The Work of the Witness: Leonard Woolf, Imperialism, and Totalitarianism
Peer reviewed, Journal article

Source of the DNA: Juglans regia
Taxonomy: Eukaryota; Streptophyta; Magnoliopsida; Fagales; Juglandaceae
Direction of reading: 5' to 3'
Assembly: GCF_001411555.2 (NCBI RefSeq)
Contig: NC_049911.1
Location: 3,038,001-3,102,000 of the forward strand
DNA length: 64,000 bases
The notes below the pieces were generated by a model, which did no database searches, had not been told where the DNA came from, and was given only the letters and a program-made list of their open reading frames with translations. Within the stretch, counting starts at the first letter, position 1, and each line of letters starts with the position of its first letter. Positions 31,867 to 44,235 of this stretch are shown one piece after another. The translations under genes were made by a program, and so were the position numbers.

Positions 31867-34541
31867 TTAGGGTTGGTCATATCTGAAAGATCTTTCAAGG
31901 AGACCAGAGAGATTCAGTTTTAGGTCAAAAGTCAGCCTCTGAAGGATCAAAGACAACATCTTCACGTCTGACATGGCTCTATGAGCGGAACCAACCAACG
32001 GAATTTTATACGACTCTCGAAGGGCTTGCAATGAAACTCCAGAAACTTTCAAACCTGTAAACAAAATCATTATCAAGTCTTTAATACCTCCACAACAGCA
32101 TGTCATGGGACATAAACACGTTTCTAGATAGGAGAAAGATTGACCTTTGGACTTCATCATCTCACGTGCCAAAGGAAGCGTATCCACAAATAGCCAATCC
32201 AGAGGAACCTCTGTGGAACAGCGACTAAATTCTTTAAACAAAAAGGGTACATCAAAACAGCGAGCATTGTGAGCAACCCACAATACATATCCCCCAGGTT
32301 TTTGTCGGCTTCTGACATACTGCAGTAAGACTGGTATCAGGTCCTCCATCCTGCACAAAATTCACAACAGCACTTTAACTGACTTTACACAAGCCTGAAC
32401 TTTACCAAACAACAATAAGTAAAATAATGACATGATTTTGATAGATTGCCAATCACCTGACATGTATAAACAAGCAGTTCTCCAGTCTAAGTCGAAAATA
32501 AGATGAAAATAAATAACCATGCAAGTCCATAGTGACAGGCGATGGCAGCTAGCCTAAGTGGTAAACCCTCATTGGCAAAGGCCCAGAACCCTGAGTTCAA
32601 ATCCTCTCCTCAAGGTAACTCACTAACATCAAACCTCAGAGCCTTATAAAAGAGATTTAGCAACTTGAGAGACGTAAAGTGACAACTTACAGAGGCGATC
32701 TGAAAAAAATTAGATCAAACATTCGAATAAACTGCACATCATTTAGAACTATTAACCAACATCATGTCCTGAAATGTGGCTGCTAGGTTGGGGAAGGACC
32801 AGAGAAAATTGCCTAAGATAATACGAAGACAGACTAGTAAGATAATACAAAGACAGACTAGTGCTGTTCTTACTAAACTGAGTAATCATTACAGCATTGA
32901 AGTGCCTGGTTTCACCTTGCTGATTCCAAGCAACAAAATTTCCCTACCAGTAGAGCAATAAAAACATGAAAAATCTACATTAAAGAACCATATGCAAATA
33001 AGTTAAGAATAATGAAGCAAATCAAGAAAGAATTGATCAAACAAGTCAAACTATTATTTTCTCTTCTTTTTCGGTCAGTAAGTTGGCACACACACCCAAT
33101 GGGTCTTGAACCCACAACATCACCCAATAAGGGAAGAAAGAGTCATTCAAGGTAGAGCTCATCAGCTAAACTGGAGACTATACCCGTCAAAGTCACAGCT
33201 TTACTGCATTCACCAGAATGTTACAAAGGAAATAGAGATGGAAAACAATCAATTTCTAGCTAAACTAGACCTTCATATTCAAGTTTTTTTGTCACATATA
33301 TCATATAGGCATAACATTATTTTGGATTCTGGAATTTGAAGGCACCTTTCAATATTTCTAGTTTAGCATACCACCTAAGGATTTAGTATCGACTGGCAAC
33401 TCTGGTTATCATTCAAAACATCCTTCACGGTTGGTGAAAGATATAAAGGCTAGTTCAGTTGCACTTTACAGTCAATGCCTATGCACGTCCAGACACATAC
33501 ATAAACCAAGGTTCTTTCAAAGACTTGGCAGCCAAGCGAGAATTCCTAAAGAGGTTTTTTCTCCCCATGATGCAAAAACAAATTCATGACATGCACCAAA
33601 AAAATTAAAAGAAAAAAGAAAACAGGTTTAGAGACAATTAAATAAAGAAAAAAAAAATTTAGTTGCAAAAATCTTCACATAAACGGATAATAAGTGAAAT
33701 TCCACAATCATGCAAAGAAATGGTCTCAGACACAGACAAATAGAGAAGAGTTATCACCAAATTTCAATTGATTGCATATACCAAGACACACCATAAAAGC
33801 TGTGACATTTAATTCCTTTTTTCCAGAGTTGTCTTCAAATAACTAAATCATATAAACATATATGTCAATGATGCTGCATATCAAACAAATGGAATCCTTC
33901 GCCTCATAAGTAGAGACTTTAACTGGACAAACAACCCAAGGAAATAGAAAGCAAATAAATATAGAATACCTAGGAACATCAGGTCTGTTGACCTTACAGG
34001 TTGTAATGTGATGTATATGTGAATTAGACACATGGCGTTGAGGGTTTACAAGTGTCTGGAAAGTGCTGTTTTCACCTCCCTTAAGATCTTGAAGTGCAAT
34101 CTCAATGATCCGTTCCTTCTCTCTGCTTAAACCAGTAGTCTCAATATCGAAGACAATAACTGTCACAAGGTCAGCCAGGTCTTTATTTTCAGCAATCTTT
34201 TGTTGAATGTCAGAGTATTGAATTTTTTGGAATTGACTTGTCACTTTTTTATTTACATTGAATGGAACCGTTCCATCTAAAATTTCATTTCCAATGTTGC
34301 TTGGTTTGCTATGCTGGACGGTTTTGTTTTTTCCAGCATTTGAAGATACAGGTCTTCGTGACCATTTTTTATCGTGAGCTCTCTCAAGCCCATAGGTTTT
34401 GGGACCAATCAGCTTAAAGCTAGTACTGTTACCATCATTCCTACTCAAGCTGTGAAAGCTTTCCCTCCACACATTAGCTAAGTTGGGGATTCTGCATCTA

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Starting from an interest in witnessing as a set of conceptual and narrative operations that also involve comparison as a fundamental cognitive practice, this essay examines the work of the witness at two historically entangled moments. In the “multi-directional memory” (Rothberg) of the British Jewish writer and political activist Leonard Woolf early 20th-century colonial trauma connects with the rise in racial persecution and absolute power in Europe of the 1930s. Woolf’s experience as a colonial administrator in Ceylon is given fictional form in his 1913 novel The Village in the Jungle; an analysis of the condition of colonialism that is enabled by his complex and contingent position as a witness. Strikingly, the novel’s comparative operations and conceptual tropes reappear in his historiography of “the origins of totalitarianism” in Barbarians at the Gate (1939). For Woolf, the extreme events of the 1930s spur an almost compulsive historicism that leads back to the history of European imperialism and to his own colonial encounter, bringing together different temporal and spatial coordinates in a manner that is at once prescient and familiar. Not only is this an anticipation of Hannah Arendt’s famous “boomerang thesis” in The Origins of Totalitarianism (1951); more generally Woolf’s narrative offers a historical perspective on recent transnational and global approaches to comparison where network- or other horizontal and lateral models dominate and where connections among coordinates can only appear tentative and fractured. Like Arendt’s, Woolf’s grand narrative was composed with the urgency of the witness to extreme events, illuminating the potential, as well as the risks, of cross-temporal comparison.